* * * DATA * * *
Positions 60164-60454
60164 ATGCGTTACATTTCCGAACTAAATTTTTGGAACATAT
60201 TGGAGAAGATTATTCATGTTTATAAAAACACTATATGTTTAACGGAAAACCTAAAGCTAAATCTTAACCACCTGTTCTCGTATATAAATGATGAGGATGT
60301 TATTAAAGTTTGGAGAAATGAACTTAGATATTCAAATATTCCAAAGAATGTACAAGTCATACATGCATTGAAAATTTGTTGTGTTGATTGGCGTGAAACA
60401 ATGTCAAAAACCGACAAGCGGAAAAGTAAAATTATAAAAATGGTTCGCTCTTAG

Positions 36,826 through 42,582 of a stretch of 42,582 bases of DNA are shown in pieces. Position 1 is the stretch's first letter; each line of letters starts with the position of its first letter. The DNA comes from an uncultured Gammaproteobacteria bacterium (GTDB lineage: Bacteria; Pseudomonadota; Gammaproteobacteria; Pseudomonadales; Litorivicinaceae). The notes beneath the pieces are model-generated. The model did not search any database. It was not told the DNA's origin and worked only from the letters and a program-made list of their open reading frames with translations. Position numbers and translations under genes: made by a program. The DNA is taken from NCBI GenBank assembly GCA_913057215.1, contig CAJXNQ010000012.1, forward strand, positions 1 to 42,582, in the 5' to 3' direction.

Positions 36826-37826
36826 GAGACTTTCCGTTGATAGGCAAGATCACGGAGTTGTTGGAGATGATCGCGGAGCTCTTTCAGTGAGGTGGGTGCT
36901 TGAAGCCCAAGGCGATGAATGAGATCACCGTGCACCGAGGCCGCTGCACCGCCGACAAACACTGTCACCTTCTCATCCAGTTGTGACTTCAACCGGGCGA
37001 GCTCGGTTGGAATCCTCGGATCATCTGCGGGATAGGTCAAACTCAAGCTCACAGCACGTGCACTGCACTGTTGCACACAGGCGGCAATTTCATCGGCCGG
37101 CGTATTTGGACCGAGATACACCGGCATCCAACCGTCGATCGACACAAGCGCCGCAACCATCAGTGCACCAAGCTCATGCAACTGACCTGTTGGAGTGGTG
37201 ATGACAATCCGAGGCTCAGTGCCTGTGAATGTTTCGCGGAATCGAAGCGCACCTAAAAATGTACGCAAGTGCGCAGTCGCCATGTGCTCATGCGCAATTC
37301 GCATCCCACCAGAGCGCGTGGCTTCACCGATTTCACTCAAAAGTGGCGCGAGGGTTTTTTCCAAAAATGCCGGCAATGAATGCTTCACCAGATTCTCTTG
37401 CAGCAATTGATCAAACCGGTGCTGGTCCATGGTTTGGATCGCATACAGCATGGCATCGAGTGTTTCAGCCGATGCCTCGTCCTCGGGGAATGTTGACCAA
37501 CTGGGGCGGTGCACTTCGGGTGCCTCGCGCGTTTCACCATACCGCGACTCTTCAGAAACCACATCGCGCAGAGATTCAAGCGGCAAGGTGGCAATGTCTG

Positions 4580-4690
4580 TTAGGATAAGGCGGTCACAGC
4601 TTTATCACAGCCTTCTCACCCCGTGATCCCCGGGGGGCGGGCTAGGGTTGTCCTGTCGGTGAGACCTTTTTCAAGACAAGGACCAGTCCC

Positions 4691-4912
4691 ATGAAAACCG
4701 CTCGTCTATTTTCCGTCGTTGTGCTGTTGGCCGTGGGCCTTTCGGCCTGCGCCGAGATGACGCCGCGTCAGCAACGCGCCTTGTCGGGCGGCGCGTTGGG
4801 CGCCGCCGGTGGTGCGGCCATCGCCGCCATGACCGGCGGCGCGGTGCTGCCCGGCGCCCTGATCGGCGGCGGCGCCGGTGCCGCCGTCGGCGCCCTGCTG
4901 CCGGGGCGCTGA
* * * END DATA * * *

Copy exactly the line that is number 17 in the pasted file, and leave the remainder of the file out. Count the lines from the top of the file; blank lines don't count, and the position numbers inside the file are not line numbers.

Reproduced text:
4580 TTAGGATAAGGCGGTCACAGC